Arguments in the second impeachment trial of former President
The House will transmit the single article of impeachment to the Senate on Monday and, as in previous impeachments, senators will be sworn-in as jurors the next day. Schumer said he reached an agreement with GOP leader
The deal on the timetable resolves one of the main challenges for Biden and Democrats in filling the president’s cabinet and beginning work on his Covid-19 relief plan. It reflects a compromise with McConnell, who urged setting a timeline that would have had pre-trial briefs filed by Feb. 11.
The House impeached Trump for the second time on Jan. 13 on a single article charging him with inciting an insurrection for his role in stoking a mob of supporters who went on to storm the U.S. Capitol, resulting in the deaths of five people and damaging the building.
“We all want to put this awful chapter in our nation’s history behind us,” Schumer said on the Senate floor. “But healing and unity will only come if there is truth and accountability. And that is what this trial will provide.”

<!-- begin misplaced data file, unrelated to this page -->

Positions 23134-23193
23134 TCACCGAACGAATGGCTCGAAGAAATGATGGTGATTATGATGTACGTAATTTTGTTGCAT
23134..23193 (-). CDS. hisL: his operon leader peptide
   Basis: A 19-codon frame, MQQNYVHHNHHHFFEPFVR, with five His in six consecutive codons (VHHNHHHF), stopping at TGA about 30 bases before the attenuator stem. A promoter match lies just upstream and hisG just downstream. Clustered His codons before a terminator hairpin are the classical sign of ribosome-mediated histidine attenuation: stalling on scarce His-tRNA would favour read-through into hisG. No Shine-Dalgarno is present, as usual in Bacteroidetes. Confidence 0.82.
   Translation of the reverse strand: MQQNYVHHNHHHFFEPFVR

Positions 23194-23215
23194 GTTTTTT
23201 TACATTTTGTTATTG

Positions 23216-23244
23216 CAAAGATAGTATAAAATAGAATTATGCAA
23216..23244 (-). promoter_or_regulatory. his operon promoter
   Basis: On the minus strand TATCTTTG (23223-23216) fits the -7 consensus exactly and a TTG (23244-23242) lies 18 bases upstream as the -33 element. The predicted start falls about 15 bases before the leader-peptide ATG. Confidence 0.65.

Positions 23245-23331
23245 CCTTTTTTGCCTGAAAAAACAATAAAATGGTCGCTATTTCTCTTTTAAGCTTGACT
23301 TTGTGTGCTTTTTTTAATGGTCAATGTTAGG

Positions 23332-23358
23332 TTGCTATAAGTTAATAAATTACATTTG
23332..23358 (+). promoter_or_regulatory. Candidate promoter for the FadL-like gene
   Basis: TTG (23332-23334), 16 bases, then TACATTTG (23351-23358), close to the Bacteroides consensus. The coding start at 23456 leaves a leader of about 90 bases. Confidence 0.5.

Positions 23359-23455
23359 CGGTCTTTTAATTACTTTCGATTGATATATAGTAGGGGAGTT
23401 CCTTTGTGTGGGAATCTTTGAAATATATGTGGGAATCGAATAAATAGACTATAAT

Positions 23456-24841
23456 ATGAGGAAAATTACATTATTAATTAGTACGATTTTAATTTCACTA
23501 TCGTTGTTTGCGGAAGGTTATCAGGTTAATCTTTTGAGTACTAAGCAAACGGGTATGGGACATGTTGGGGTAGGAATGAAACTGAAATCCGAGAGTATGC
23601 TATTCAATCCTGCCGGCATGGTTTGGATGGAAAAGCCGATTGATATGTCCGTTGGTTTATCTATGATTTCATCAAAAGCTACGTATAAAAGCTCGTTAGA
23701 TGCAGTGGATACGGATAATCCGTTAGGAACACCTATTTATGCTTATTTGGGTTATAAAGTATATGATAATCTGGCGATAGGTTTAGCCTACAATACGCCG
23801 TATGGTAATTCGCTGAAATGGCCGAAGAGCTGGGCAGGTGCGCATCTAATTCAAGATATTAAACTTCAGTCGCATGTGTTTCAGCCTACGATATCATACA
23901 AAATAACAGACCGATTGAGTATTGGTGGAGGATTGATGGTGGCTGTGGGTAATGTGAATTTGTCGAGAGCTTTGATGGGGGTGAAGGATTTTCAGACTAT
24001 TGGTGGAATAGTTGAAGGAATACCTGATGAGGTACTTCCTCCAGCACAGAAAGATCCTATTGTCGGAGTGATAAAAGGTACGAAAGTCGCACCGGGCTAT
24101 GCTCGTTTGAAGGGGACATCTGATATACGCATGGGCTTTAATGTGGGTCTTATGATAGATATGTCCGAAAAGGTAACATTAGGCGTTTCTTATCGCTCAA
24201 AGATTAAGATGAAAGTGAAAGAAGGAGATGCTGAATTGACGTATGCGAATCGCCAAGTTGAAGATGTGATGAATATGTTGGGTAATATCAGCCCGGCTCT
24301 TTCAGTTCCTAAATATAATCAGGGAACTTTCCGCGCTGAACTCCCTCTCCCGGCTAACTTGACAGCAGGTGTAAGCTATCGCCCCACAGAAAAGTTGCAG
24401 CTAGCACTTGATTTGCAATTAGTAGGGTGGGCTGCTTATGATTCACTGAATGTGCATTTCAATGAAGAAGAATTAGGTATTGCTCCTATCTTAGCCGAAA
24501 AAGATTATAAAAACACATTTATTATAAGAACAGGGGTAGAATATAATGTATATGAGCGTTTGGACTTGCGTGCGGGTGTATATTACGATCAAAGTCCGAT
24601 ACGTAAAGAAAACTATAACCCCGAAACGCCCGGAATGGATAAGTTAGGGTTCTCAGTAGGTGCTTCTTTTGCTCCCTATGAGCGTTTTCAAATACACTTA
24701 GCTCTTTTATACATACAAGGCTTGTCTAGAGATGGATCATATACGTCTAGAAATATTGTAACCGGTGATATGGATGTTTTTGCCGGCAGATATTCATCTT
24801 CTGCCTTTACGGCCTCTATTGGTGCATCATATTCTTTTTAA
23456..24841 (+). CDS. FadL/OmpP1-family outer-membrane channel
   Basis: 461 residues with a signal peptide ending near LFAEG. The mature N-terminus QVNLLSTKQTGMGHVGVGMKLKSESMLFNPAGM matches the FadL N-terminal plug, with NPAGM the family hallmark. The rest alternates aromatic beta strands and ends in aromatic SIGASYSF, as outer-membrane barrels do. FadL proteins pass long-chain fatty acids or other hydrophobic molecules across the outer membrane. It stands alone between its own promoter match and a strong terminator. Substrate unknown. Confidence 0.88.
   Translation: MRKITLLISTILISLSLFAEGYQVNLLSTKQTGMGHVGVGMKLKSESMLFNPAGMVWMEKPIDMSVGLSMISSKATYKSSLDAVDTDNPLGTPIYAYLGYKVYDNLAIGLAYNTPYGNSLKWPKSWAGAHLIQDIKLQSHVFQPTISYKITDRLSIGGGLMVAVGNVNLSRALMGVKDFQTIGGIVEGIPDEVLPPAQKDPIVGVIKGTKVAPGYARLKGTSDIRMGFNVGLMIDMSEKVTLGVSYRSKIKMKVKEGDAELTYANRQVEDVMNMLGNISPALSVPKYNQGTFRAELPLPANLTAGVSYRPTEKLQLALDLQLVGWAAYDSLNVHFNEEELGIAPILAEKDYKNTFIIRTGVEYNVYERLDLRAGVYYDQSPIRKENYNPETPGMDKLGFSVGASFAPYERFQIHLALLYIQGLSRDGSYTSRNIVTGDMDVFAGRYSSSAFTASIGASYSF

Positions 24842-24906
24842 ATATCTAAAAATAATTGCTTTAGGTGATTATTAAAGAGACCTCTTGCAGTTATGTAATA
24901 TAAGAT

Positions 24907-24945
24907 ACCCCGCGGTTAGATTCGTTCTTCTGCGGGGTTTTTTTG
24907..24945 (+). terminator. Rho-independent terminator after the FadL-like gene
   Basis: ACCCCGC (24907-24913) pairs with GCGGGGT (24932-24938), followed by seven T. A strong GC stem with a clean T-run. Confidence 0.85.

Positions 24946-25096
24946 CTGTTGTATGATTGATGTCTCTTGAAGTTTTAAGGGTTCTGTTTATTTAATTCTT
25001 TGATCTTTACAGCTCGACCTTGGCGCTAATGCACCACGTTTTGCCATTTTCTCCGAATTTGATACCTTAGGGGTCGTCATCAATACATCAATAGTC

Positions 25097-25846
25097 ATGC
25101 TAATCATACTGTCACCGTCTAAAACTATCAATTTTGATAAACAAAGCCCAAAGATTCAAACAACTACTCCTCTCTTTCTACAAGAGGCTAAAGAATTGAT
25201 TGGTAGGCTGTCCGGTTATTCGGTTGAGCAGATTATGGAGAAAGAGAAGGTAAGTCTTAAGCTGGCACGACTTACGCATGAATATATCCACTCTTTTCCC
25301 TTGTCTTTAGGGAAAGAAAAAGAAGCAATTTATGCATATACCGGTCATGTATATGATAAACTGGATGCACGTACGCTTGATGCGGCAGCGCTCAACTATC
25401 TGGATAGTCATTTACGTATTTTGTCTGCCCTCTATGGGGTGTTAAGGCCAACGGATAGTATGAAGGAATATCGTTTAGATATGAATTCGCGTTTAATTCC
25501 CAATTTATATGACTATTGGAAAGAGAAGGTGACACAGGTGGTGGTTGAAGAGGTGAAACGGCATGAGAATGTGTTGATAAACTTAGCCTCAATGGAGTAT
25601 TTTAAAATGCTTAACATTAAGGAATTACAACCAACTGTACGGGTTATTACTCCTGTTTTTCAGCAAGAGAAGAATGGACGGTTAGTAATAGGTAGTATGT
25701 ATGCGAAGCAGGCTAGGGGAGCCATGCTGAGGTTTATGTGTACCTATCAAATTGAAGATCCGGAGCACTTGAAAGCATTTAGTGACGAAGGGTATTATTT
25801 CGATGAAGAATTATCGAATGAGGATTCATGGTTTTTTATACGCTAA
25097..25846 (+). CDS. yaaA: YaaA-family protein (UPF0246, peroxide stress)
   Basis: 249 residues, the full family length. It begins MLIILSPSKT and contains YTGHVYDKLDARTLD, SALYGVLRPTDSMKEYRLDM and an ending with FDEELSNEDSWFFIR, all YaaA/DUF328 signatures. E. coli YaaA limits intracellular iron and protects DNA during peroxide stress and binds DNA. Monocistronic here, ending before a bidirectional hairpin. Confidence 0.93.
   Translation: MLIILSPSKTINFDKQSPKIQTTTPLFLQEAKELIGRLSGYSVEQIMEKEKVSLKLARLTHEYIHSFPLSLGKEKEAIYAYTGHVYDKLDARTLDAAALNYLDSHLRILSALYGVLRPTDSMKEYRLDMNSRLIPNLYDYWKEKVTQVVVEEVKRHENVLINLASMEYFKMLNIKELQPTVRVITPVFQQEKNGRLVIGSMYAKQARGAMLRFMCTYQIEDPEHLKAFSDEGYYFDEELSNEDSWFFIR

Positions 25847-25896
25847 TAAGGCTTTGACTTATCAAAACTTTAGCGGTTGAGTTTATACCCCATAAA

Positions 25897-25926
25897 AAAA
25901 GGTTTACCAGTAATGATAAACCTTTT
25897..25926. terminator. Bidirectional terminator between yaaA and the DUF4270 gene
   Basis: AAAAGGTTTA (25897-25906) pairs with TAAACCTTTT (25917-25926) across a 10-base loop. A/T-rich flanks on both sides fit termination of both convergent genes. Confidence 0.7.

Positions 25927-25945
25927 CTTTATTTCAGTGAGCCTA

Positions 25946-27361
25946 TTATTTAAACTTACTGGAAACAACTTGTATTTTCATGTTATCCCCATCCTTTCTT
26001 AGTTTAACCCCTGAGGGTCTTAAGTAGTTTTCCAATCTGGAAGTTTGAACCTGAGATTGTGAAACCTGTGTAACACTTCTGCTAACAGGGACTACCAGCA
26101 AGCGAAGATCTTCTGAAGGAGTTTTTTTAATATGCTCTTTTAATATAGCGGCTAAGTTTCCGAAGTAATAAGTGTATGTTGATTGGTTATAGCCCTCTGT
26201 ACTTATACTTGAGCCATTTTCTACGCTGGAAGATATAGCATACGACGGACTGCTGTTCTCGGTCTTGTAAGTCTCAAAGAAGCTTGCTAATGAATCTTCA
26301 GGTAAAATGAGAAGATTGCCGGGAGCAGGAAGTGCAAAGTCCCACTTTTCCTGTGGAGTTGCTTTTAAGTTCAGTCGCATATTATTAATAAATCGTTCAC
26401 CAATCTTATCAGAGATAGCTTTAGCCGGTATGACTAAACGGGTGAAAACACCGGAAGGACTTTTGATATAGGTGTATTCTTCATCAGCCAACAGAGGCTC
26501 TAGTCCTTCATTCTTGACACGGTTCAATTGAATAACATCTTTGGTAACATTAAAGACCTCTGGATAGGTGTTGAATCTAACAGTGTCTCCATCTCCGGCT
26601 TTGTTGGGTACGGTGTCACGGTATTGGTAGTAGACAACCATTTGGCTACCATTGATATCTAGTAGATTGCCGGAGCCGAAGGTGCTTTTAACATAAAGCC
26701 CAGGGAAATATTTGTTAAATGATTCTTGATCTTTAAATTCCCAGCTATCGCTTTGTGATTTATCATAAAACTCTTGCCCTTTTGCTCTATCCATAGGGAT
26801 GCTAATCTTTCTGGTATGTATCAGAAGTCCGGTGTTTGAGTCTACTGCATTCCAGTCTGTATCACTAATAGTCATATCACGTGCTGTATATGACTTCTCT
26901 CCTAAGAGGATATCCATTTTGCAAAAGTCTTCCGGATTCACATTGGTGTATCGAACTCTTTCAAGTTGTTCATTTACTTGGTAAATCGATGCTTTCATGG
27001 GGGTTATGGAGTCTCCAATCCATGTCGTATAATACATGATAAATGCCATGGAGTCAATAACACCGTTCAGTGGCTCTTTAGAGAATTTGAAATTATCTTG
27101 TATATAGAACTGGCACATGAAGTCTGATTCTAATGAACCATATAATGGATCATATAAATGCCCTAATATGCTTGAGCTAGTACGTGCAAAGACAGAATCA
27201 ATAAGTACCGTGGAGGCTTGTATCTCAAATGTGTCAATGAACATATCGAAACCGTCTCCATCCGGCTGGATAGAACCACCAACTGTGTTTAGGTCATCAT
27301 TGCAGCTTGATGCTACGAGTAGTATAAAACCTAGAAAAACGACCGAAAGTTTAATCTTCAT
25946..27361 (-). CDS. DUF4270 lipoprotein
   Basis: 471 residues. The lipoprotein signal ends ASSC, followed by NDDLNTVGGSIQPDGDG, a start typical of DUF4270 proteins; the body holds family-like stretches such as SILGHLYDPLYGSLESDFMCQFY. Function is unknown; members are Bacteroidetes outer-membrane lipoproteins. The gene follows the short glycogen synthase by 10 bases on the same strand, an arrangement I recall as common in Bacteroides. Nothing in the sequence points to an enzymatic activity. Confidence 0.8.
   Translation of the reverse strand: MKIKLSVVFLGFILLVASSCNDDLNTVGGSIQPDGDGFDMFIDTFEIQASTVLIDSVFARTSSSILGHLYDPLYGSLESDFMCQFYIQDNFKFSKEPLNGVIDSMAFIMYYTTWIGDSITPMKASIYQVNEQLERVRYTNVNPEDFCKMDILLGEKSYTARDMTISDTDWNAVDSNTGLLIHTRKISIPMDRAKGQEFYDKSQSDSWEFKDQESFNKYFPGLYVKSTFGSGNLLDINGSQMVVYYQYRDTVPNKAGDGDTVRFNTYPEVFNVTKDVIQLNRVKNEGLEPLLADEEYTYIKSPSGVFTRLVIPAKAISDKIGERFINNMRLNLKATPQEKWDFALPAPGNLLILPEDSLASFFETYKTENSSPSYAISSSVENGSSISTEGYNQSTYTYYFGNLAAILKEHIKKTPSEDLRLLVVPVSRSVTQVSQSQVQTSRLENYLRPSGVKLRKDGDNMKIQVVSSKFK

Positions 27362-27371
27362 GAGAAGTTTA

McConnell’s spokesman, Doug Andres, said in a statement that the GOP leader was “glad” that Schumer agreed with his request for more time.
“Especially given the fast and minimal process in the House, Republicans set out to ensure the Senate’s next steps will respect former President Trump’s rights and due process, the institution of the Senate, and the office of the presidency. That goal has been achieved,” Andres said.
As with Trump’s first impeachment, Speaker
The procession will move through National Statuary Hall and the Capitol Rotunda to the Senate, where the article will be presented to the secretary of the Senate. At that time, lead House impeachment manager Representative
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